The third episode of the new season of HBO’s Curb Your Enthusiasm offered further suggestions that the sitcom has become rather creaky and aimless. Sunday night’s entry was titled, “Disturbance in the Kitchen,” a reference to the episode’s weakest plot. In the first scene, Larry David and Jeff Garlin are waiting for their food and the restaurant manager comes by to apologize and says there’s been a disturbance in the kitchen. Larry asks him to explain what he means, but the man responds with bland vagueness. This infuriates Larry, of course, who’s a stickler for clear thoughts clearly expressed.
There was a continuation of the ongoing plot about the fatwa issued against Larry. He goes to see the man whose fatwa is most well known to us: novelist Salman Rushdie. Rushdie tells Larry — who’s still wearing his droopy wig and droopier mustache — that he should get rid of his disguise and embrace his notoriety, that a fatwa is like “sexy pixie dust” and that “fatwa sex will follow, and it’s the best sex there is.” (By the way, if you want to read a review that’s funnier than anything in this episode, check out Dwight Garner’s New York Times pan of Rushdie’s new novel, The Golden House.) Larry takes Rushdie’s advice, and sure enough, Elizabeth Banks starts flirting with Larry in a restaurant. Other than the slightly amusing sight of her being attracted to a nebbish like Larry, there was little that Banks was given to do here — her lines weren’t funny, and there was none of the spark she has provided in other sitcoms such as Modern Family and 30 Rock.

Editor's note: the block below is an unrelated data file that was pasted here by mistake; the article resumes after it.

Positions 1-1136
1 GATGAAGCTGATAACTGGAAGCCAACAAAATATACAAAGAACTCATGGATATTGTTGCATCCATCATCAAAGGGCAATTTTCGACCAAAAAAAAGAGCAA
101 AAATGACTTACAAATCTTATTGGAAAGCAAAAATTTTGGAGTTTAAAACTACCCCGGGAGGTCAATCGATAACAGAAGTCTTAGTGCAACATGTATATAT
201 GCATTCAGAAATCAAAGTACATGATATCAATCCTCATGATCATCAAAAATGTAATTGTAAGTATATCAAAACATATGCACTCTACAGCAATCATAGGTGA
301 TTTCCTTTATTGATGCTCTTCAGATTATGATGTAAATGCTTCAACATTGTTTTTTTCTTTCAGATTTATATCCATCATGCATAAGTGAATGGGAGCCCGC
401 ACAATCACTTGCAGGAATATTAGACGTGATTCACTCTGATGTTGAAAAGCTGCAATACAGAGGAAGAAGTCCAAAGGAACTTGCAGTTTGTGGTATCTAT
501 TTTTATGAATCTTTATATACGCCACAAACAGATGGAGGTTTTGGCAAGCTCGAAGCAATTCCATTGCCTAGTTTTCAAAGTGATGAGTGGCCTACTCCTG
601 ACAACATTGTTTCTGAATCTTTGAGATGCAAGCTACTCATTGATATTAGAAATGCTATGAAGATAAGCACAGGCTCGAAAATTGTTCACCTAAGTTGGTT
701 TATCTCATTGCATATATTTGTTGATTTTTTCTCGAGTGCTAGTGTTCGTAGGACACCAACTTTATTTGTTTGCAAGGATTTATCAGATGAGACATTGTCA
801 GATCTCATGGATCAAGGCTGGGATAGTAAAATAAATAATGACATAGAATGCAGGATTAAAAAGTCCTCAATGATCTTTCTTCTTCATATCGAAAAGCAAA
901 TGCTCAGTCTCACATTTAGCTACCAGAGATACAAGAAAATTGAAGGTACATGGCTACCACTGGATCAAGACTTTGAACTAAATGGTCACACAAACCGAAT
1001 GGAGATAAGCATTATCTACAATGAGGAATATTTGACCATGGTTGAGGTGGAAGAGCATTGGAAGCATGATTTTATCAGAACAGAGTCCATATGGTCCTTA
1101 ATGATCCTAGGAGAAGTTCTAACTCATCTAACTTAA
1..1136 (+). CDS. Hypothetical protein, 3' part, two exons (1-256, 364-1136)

The episode relied heavily on a much-repeated strategy Larry David has employed on Curb, and before that on Seinfeld. In this episode, he beeped his car horn at a cop, who hadn’t moved his police car after a traffic light turned green. The cop (played by Damon Wayans Jr., not that it matters — the role was small and underwritten) wrote him a ticket, which Larry then fought in traffic court, where he expounded on his “right to the beep.” Phrases like “aggressiveness of the beep” and “Are you above the beep?” flew through the air. It’s a joke-writing strategy: turning a verb into a noun, or vice versa, to create a jarringly comic effect through repetition. (“Sponge-worthy” is another example.) If you and I notice this as a pattern, it means David is using it too frequently.
In the Curb manner, the episode circled back to the titular disturbance in the kitchen. Once again this season, the episode exceeded a half-hour, but didn’t warrant the expanded length — if anything, the writing should have been tightened, with the subplot about a missing girl sought by Susie Essman sharpened and snipped a bit. Add this episode to last week’s entry, with its peculiarly tone-deaf hotel-prostitute subplot, and Curb seems more and more like a show whose time may have passed.
Curb Your Enthusiasm airs Sundays at 10 p.m. on HBO.
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